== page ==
We are thinking small, and that’s not a bad thing

I write this on a glorious Saturday afternoon, within earshot of Tynecastle Park and Murrayfield. However, the COVID-19 pandemic has replaced the usual atmosphere of excitement and anticipation (or despondency if you are an Aberdeen fan) with an eerie, anxious silence. My colleague Stephen Robertson has written pragmatically on the impact of the pandemic on Scottish football; I recommend you read Stephen’s piece if, like me, you are suffering from sporting withdrawal.

To distract myself from another few weeks or months of this sporting vacuum, my thoughts wander from Gorgie Road in the direction of Princes Street and to what this crisis will mean for the high-street and independent retailers in particular. There is no doubt that in the past two decades, hit with; the impact of e-commerce, a seismic financial crisis, Brexit, and now COVID-19, our independent retailers have endured a torrid time. The character of towns and cities is being eroded as those precious independent enclaves of individuality and curiosity are forced to close. Edinburgh, like many other towns and cities, risks becoming another white-label version of a high-street, in a sandstone skin. This current crisis, with most independents currently shut, straining to pay rents, facing a supply chain nightmare, forced to furlough or lay-off staff, and struggling to plan only weeks ahead, surely this is one more nail in the coffin, or is it? As Mary Shelley wrote, “nothing is so painful to the human mind as a great and sudden change”; however, the great and sudden change caused by COVID-19 has resulted in a shift in the national mindset which may reverse a painful trend.

In response to the pandemic, communities have stepped up to support those most at risk and in need. We have collectively and individually taken responsibility to support the most vulnerable members of society whilst recognising many who have long been overlooked and taken for granted. Each day sees another example of the social efforts: streets and residential blocks have set up local social media groups to provide a safety net for those self-isolating or shielding; an overwhelming response resulted from the Government’s volunteer call to support front-line staff; and the phenomenal fundraising efforts of Captain Tom Moore who has raised almost £30m to date for NHS Charities Together. Many of our SMEs and independent retailers fall into this vulnerable category, and we are more acutely aware of their perilous position.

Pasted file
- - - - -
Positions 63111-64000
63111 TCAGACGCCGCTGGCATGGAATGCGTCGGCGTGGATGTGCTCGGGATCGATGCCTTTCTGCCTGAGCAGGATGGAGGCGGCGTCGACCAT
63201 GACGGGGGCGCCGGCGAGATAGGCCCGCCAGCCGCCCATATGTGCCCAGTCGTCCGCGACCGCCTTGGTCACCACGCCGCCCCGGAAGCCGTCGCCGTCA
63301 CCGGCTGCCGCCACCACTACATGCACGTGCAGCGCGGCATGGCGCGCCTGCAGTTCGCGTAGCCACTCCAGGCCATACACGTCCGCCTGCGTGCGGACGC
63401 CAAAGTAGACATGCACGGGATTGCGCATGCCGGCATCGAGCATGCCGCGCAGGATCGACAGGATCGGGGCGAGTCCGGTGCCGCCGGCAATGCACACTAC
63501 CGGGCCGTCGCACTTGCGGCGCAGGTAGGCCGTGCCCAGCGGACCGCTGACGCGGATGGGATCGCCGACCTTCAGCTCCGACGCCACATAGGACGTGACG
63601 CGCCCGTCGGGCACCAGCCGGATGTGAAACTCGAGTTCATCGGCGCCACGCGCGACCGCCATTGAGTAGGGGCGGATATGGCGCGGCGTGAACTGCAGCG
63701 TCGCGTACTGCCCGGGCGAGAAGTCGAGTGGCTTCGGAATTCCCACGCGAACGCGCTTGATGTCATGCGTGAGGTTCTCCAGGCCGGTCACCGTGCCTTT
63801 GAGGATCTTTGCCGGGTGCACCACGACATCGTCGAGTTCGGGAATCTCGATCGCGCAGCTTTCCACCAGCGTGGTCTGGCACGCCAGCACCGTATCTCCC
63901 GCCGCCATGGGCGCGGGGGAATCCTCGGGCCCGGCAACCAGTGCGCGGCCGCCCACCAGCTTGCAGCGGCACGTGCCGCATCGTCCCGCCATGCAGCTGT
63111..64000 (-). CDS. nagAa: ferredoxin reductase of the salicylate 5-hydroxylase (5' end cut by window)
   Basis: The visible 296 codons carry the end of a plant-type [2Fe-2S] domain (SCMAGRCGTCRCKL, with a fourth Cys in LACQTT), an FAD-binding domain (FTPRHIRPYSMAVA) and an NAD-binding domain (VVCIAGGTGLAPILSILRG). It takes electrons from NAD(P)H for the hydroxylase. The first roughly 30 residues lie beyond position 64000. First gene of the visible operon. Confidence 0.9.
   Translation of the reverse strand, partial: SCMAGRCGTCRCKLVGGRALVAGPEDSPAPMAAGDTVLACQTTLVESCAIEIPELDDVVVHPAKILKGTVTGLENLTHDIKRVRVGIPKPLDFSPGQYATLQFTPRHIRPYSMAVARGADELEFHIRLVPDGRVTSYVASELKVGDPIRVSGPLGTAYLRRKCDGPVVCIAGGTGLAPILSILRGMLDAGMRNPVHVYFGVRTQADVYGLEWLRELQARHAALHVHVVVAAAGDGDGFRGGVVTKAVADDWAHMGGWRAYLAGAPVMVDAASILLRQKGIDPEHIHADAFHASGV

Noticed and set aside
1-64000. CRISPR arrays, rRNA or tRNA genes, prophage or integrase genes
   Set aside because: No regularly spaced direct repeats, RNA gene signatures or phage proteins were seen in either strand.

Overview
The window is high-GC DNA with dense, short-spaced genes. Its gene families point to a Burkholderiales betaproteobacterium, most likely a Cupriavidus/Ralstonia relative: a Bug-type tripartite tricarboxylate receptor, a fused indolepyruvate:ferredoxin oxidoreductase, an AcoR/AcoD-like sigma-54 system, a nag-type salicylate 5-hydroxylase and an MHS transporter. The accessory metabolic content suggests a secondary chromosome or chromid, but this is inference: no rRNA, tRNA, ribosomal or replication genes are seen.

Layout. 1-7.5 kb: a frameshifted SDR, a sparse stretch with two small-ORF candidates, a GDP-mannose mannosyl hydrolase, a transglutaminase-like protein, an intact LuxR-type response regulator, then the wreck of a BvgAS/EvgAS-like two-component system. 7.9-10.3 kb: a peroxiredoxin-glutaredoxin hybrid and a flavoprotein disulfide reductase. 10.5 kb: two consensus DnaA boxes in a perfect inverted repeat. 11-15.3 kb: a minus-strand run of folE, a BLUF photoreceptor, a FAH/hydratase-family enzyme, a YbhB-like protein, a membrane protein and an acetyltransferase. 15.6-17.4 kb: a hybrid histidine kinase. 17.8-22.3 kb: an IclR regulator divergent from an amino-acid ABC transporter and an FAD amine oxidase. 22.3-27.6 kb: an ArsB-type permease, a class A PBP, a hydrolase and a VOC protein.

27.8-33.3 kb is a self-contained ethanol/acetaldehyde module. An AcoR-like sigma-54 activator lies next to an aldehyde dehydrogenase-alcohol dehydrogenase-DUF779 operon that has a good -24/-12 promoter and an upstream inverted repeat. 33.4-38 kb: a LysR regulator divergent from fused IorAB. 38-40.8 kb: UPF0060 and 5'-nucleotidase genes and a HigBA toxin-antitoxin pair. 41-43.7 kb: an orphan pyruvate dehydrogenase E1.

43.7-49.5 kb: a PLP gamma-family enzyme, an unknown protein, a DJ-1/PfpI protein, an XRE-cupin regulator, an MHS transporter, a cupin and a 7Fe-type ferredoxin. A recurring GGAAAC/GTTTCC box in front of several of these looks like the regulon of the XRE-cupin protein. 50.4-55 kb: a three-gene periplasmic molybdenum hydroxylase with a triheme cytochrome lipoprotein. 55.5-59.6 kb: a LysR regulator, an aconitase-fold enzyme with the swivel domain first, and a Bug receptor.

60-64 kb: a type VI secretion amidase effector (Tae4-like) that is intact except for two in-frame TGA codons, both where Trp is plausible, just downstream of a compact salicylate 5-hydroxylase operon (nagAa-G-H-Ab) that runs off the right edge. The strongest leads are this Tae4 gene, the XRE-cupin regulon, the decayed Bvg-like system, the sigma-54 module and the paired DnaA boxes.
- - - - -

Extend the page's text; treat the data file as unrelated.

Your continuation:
In a shift to the status-quo, it is these small businesses which are communicating, engaging, and supporting in a manner which resonates most strongly with their local communities. As we increasingly view businesses through the lens of their societal contributions, larger organisations are failing to find an empathic voice. We see this played out through examples of insensitive operational practices, questionable taxation arrangements, and profiteering from the crisis. Exemplifying this, Just Giving are facing a public backlash as they are currently due to profit to the tune of £300,000 from Captain Moore’s philanthropy.

However, it is yet to be borne out whether this shift in the national mindset is a reflex or a recalibration of consumer behaviour and consumer culture. Will we continue the trend sparked by this pandemic or just sleepwalk back into our old consumerist ways, which favours those largest organisations we are most cynical of now? Certainly, our SMEs and independent retailers need us more than ever. We can support them and help bridge this gap through some relatively simple means, such as booking and pre-paying for a future appointment or buying a voucher to be redeemed when restrictions are lifted. Driven by the rediscovery of their value and contribution to society, we must support those independent retailers now and in the future. Stay safe.

Dr Andrew Kincaid, Lecturer

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